Political Transformation of Tramore / City West

Lola and Kevin O’Sullivan.

Lola and Kevin O’Sullivan.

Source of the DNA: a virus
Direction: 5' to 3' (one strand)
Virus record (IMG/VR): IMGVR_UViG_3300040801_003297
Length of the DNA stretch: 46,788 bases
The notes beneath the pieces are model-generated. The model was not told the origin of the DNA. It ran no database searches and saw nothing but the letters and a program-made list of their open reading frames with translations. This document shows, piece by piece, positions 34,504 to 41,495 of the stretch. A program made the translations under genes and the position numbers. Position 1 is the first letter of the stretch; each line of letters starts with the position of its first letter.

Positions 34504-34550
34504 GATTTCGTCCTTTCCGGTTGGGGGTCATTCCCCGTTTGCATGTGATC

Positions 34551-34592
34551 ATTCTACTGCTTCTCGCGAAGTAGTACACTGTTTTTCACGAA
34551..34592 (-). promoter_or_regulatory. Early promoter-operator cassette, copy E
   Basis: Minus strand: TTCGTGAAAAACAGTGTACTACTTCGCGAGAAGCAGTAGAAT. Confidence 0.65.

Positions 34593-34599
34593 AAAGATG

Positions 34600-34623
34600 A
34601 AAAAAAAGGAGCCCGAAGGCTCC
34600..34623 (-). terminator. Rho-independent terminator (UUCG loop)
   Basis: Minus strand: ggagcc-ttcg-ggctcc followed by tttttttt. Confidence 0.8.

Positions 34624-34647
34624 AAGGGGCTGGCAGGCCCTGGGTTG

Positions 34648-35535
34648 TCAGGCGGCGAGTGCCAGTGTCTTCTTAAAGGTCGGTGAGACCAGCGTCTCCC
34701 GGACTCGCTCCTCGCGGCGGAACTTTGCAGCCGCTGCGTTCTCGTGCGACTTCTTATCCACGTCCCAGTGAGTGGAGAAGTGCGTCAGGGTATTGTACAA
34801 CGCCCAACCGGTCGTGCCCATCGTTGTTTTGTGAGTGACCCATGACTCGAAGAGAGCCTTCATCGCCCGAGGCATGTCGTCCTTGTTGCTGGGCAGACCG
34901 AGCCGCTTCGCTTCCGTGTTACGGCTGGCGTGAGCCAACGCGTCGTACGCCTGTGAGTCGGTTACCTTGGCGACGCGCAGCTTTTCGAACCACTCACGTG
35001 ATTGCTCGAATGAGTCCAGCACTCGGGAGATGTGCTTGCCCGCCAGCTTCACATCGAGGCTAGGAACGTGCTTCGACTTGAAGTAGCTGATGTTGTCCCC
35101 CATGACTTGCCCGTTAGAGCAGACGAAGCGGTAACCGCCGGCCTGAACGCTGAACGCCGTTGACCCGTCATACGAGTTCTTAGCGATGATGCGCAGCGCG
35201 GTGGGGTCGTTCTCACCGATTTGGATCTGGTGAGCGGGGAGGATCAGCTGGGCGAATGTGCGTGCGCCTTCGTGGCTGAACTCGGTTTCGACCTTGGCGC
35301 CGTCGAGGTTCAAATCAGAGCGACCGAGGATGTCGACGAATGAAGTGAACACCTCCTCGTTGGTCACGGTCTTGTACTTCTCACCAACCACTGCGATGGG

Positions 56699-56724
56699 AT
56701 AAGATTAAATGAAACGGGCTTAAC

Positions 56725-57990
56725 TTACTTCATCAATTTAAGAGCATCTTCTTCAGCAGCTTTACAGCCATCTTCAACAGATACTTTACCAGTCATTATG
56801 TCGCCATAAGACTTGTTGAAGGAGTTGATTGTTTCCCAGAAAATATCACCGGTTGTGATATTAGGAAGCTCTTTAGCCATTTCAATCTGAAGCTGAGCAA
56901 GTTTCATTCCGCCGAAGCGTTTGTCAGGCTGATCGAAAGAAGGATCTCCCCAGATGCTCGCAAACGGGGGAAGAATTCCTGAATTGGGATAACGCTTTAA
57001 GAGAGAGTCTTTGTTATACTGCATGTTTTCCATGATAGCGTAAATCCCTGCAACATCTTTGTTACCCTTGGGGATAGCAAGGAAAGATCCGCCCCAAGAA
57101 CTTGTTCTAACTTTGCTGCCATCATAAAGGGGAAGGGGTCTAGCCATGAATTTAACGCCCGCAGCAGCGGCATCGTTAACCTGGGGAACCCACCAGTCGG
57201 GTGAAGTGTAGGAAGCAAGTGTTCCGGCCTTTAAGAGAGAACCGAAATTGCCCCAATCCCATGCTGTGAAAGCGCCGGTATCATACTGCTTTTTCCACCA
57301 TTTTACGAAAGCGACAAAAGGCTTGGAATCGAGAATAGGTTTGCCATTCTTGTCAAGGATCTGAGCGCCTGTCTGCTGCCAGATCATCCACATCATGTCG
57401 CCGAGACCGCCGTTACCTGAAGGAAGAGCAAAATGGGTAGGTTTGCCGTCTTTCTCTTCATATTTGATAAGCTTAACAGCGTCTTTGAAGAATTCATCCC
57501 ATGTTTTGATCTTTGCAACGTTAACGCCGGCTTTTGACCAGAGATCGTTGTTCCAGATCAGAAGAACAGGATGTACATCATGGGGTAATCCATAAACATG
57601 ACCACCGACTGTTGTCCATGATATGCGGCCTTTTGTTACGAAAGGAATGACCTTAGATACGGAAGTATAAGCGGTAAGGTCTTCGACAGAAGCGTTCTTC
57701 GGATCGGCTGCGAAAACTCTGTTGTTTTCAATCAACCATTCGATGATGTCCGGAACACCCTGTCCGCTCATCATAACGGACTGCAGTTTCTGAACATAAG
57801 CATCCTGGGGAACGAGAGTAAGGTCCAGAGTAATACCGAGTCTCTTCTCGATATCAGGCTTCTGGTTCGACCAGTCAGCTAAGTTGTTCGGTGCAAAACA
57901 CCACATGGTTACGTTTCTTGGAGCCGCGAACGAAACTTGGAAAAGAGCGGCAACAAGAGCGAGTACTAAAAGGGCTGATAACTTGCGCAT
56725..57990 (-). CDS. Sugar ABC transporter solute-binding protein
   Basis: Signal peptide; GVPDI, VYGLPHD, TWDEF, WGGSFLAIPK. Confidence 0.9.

Throughout the country, Local Election 2014 hammered home a message of voters’ anger to the political establishment – and none more so than in the newlyformed Tramore/ City West electoral area, where a number of sitting party representatives lost their seats. After a tiring 12 counts which ran late Saturday night and until almost 5pm on Sunday, voters elected three Independent representatives, along with one Sinn Féin, one Fine Gael and one Fianna Fáil member: Poll topper Joe Conway, a former Mayor of Tramore and member of the town’s Council, increased his 2009 vote of 778 to take 960 first preferences last Friday. He continued to pick up a steady stream of transfers throughout the count, particularly following the elimination of fellow Tramore representative Maxine Keoghan in the fourth count. Following his election, on the 8th count, Conway described his election strategy: “For one thing, I didn’t poster. I never put up a poster in my life. I don’t believe in them, I believe they eviscerate democracy. I did a ball park figure on the amount spent on posters in Waterford and I believe it’s in the region of €100,000. In rough terms, that’s enough to transform for mobility ten housing units for people who badly need it. It’s such a waste of money.” Given his relatively small election team, made up of his wife Sandra, some family members and friends, Conway said he devised a ‘green, red and orange’ scheme for canvassing: “it was an extremely big area to cover so we split the area into a red, green and orange section. Green was the area we knew we could canvas to maximum effect, orange was the area we knew we could have limited success in and then red was the area we knew we would be wasting our time on. We were a very small group compared to other candidates. But they were superb, we beat the socks off everybody with the success of our canvas.” Independent candidate Monica Melay and the Worker’s Party’s Brian Hearne were the first to be eliminated in this area, late on Saturday night and they were followed by fellow Independent Jenna Keane, Fine Gael’s Maxine Keoghan and Independent Pat Finnerty. Outgoing city-based councilor Dick Roche lost his seat in the 5th count on Sunday morning, after seeing his share of first preferences fall from 626 in 2009 to 346 last weekend. Labour’s Dee Jacques, who took up the seat of longtime councilor Pat Hayes 16 months ago, went next. She thanked the people who had given her 392 first preferences but acknowledged that a lot of that was a personal vote, rather than a vote for the Labour Party. Asked would she consider running again in future elections, she said she would definitely remain a member of the Labour Party but was unsure how active she would be from herein. Next to go was outgoing Fianna Fáil councilor Pat Daly, who transfer of 194 votes to party colleague Eamon Quinlan brought the latter firmly into the game. Long-sitting Workers Party representative, the Ferrybank-based Davy Walsh, lost his seat in the 9th count. Walsh’s share of first preferences had dropped from 535 in 2009 to 409 this time out. Sinn Féin’s Davy Lane was the next out of the race, after polling a strong 472 first preferences. Sinn Féin’s Jim Griffin took massive 364 transfers on the elimination of Davy Lane, bringing him above the quota in the 11th count. Jim said he wouldn’t be ‘going over the top’ with the celebrations. “I don’t do excitement. I saw too much hardship on the doorsteps here and people don’t want to see us going bananas over a seat. I’m even uncomfortable standing here in a suit today. You’ll rarely see me in a suit again. He said the water and household charges were important issues raised on the doorstep throughout his canvas, but noted that many Waterford people had more pressing daily concerns. “What people are raising is bread and butter. I spoke to one girl who had a fry for her Christmas dinner. I got such a shock, but she said ‘it’s so long since we had a fry, it was a treat’. People literally don’t have bread and butter, it is that bad for some. Pot holes outside their door don’t bother a lot of people because they haven’t a car to drive into the potholes.” The four remaining seats in the area went on the 12th count following the elimination of Independent Ann Marie Power and Fine Gael’s Hilary Quinlan, whose family has been represented on the Council for several generations. Quinlan suffered a huge loss of votes, from 963 in 2009 to 566 last Friday. Joe Kelly, who was narrowly pipped by Walsh to take the last seat in his area in 2009, saw his first preference go from 552 in 2009 to 716 last weekend. The former Sinn Féin councilor ran as an Independent this time. Lola O’Sullivan (FG) and Ann Marie Power (formerly FG, who ran as an Independent) were almost neck and neck in 2009, with 855 votes and 849 votes, respectively. Though Power pulled in more first preferences last Friday, she was eventually beaten on transfers and O’Sullivan took the fourth seat in the area. Fellow Tramore-based politician Blaise Hannigan remained one of the most transfer-friendly candidates throughout the long count and he took the fifth seat. Hannigan, who, along with Sean Reinhardt and Seamus O’Donnell, is a member of the Dáil’s Independent Network of politicians supported by local TD John Halligan said he would be working closely with Reinhardt and O’Donnell on local issues within the new Council. “And we’ll be all the time liaising with John Halligan to advance Waterford on a national level”, he added. The final seat went to newcomer Eamon Quinlan, for Fianna Fáil, who said he was ‘ecstatic’ at the result. “I’m a young man that has been clearly chosen to support the people of Waterford. The fact that I got transfers from all candidates says to me that I really got through to people on the doorsteps and they’re happy to entrust the future of Waterford in the hands of a strong Fianna Fáil opposition that is coming through.”